Defensive Gun Uses: New Evidence from a National Survey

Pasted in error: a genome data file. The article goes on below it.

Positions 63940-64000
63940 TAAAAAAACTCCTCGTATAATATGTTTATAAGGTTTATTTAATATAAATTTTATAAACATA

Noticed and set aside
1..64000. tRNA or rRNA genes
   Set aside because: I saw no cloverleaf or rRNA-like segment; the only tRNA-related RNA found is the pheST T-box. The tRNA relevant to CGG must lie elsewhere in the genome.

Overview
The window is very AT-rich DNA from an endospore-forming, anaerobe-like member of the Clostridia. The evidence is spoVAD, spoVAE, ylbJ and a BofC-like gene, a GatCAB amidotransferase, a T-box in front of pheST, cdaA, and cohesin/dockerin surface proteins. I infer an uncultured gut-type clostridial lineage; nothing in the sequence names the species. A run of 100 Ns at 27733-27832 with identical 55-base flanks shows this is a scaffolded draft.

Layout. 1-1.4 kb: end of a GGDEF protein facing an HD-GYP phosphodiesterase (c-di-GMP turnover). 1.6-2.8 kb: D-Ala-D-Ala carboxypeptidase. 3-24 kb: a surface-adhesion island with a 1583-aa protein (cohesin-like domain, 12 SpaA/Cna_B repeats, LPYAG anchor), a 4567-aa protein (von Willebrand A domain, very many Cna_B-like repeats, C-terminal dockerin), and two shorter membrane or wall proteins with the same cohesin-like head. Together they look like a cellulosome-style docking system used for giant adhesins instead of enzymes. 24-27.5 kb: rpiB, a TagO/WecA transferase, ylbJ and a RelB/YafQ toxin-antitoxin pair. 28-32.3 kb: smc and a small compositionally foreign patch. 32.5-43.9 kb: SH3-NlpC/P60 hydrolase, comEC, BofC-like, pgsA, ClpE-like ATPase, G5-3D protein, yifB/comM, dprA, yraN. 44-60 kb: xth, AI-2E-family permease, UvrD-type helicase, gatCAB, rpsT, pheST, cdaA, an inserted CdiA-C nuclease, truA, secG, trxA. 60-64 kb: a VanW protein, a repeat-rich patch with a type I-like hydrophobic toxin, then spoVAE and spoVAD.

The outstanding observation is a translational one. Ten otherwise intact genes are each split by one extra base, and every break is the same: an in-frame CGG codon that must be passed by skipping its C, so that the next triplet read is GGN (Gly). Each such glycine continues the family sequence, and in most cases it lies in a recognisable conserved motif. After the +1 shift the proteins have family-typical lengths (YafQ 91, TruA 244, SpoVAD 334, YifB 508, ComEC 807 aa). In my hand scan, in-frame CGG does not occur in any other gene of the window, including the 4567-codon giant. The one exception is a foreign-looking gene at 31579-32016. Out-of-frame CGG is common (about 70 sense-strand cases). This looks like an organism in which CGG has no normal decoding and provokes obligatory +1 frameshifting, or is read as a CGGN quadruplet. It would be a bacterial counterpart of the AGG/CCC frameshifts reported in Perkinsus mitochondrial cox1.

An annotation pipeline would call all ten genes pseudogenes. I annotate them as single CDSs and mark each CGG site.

The number of civilian defensive gun uses (DGUs) against criminal attackers is regularly invoked in public policy debates as a benefit of widespread private ownership of firearms. Yet there is considerable uncertainty for the prevalence of civilian DGUs, with estimates ranging from 108,000 (using the National Crime Victimization Survey) to 2.5 million (using smaller telephone surveys) per year. In this paper we analyze the results of a new national random-digit-dial telephone survey to estimate the prevalence of DGU and then discuss the plausibility of the results in light of other well-known facts and possible sources of bias in survey data for sensitive behaviors. Because DGU is a relatively rare event by any measure, a small proportion of respondents who falsely report a gun use can produce substantial overestimates of the prevalence of DGU, even if every true defensive gun user conceals his or her use. We find that estimates from this new survey are apparently subject to a large positive bias, which calls into question the accuracy of DGU estimates based on data from general-population surveys. Our analysis also suggests that available survey data are not able to determine whether reported DGU incidents, even if true, add to or detract from public health and safety.
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